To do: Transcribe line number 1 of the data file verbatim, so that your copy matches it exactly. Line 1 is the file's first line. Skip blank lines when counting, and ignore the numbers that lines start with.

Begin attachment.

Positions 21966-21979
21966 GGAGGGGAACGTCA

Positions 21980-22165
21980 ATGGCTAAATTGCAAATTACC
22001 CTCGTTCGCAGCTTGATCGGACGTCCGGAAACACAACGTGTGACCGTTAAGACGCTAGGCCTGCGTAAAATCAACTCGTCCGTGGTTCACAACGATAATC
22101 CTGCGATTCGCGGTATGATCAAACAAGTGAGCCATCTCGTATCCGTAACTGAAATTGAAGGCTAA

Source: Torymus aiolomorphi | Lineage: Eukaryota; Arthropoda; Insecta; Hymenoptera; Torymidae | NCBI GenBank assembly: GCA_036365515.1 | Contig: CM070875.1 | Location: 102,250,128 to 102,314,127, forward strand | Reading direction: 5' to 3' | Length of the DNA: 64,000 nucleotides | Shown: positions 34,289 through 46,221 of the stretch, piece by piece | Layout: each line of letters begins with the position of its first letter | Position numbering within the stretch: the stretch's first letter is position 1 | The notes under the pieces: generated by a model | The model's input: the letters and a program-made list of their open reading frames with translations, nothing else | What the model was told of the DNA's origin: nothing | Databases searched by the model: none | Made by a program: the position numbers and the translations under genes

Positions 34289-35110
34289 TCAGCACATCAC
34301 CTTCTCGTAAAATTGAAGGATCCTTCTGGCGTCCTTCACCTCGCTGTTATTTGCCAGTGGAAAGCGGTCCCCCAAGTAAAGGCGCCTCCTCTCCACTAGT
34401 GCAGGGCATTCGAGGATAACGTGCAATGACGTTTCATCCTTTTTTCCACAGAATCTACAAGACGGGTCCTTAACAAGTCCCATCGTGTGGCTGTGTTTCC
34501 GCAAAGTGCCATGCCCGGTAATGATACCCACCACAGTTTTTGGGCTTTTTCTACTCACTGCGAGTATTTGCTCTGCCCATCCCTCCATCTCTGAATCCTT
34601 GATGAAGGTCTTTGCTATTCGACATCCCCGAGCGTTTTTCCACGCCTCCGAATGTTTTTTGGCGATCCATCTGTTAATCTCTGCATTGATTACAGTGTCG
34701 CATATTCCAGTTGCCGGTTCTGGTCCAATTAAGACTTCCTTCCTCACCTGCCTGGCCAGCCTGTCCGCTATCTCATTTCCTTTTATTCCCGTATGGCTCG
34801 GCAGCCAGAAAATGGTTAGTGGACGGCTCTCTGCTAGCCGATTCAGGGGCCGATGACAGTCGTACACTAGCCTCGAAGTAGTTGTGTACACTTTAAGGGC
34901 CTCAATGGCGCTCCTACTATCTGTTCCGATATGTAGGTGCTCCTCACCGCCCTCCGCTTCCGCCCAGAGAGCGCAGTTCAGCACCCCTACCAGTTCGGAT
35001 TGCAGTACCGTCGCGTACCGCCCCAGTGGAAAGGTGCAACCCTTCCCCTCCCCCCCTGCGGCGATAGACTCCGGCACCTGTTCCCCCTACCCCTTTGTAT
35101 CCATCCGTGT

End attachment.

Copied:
Positions 21966-21979